Some years ago, announcers on television enthusiastically admonished viewers, “Don’t change that channel!” (If you’re old enough to remember, they may have told you not to turn the dial.) The message was that if you would wait out the commercial interruption, you would be glad for having stayed on the channel. This was because the resolution to your program might follow that commercial break.

            The church today is in another situation. We need to change the channel. Ed Stetzer and Mike Dodson have unearthed the statistics (via research) that says again that the American church is in need of a change. The result of this research is a little volume from Broadman and Holman called Comeback Churches. At the outset of the book the authors acknowledge a difficulty in the move from being a stagnant or declining (or even dying) church is the misunderstanding of who and what the church is and is to be about. Here is one of their observations:

Most pastors . . . believe that the church exists, at least in part, to fulfill the Great Commission . . . But the average person in a church believes that the church exists to meet his or her needs and the needs of the family. (pp. 29-30)

            I would suggest that this difference in understanding is one that, while “most pastors” believe in the Great Commission they join society in tacitly teaching the view that the purpose of the church is to meet the needs of the church-goer. Instead of focusing on building the Kingdom of God, we ask ourselves, “How can we meet the needs of the mother or father with small children/teenagers?” “What must we do to present a positive face to the community?” and “Where are the needs that we must meet?”

            Needs exist, and it is the responsibility of the church to meet at least a portion of these needs. But the existence of the church is not to please the crowd. The ultimate question is who are we to please? The most fundamental answer to that question is the Lord God Almighty, Creator of Heaven and Earth. In the process of pleasing God, I am convinced that He will lead us in a direction that results in meeting the immediate needs of the community around us and in so doing winning a hearing among them at which time we will be able to further advance the Kingdom of God.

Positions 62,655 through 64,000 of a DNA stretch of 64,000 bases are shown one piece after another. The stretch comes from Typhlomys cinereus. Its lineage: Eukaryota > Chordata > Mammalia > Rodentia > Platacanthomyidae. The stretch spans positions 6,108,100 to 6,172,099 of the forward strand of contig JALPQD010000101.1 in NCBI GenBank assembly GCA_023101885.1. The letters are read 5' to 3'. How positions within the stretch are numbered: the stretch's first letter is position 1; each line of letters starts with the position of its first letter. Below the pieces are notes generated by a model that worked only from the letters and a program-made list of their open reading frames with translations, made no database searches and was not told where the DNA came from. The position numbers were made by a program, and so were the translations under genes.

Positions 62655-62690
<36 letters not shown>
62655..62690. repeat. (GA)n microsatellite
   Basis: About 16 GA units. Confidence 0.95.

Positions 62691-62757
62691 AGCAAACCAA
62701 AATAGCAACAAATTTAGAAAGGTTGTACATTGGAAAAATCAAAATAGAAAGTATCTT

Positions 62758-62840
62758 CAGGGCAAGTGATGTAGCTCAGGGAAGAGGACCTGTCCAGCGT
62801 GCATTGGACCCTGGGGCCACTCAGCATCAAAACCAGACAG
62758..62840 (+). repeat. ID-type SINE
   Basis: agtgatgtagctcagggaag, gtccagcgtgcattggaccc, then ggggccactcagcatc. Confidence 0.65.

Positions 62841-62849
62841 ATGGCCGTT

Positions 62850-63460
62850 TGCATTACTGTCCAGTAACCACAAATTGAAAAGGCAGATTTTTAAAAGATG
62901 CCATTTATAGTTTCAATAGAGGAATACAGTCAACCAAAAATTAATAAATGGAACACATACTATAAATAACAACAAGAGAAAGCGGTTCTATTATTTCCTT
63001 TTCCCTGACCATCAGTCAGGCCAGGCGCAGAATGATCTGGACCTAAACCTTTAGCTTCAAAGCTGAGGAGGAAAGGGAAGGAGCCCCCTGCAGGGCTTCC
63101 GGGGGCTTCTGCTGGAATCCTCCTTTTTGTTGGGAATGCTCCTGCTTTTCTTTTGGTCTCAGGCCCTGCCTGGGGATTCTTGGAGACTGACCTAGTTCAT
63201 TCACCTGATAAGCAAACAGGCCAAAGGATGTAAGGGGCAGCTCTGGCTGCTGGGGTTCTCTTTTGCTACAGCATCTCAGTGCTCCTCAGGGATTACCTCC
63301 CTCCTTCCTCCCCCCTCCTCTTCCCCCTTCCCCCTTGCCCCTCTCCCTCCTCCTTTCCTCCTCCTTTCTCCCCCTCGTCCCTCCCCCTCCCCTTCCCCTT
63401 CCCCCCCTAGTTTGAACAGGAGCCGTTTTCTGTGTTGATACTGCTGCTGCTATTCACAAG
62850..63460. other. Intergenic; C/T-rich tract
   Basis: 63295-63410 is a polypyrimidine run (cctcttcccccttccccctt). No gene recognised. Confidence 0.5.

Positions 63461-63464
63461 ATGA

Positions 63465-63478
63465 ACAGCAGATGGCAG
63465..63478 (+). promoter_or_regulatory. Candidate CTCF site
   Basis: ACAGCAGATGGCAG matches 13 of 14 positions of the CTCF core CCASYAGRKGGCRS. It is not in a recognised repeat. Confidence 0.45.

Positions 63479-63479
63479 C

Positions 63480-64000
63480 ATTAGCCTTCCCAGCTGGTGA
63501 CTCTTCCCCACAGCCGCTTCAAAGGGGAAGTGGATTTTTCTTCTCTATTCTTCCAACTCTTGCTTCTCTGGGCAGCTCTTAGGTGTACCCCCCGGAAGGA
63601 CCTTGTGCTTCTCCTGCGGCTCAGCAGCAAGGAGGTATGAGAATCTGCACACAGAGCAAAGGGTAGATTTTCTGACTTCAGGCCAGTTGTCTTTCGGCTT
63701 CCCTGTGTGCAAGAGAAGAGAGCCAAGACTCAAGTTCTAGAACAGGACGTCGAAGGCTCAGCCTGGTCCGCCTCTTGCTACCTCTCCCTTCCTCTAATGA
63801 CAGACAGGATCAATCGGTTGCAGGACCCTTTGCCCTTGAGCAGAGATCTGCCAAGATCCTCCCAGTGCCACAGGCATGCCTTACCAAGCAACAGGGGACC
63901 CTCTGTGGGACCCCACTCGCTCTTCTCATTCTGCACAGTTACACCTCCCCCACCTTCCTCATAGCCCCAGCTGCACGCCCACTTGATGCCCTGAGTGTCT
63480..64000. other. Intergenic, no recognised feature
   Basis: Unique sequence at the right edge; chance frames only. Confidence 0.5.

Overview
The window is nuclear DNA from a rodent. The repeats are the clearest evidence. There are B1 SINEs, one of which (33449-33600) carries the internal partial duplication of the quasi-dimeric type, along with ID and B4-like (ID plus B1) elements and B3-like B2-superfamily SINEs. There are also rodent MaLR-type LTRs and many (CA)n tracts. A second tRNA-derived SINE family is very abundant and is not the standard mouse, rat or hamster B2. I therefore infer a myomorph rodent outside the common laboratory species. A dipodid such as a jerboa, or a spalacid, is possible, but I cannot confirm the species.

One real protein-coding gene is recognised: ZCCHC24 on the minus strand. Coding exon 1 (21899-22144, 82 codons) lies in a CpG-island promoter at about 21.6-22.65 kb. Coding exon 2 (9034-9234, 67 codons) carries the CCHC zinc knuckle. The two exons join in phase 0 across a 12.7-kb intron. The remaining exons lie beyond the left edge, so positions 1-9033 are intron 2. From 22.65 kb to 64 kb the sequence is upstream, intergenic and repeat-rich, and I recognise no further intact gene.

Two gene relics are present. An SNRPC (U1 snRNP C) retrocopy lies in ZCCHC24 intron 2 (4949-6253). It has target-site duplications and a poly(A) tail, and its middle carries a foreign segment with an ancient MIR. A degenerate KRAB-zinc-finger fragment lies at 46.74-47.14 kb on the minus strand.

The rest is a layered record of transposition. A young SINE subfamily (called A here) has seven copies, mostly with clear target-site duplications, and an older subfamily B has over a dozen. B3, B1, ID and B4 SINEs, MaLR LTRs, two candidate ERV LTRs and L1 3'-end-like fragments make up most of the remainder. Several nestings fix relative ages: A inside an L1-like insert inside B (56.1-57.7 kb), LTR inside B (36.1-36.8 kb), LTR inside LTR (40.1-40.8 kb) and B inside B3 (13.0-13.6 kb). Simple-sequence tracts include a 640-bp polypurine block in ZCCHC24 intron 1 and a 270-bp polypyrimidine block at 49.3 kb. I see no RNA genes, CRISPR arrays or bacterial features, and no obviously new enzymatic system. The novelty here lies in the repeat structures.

Why then must we change channels? Because we’ve been stuck in the mode that has not moved church-goers who look for “what’s the church going to do for me?” to become followers of Christ whose driving force is “what can I, as the church, do for others in the name of Christ?” No, what we have done is taken those who arrive at church interested in having their needs met, and moved them to the place of church members who expect to have their needs met. There has not really been a change of heart, only a change of title. Change is important to add change to the lives of those who become Christ-followers, and not to simply move people from people with real needs to the status of spiritual sycophant bleeding dry the lifeblood of the church that is designed to meet, not the needs of its members, but the real need of the world outside the walls of the church building—the need for Jesus.

            Change is not easy, nor is it to be taken in immediacy. No, making change within the church in order to redirect her to the course for which she was commissioned requires the same type of time and space to change the course of an ocean liner. When the ship of the church is headed in such a gross misdirection, course correction will take time and hard work. It will also require the cooperation of the entire church. Let’s change the channel and save the ship!

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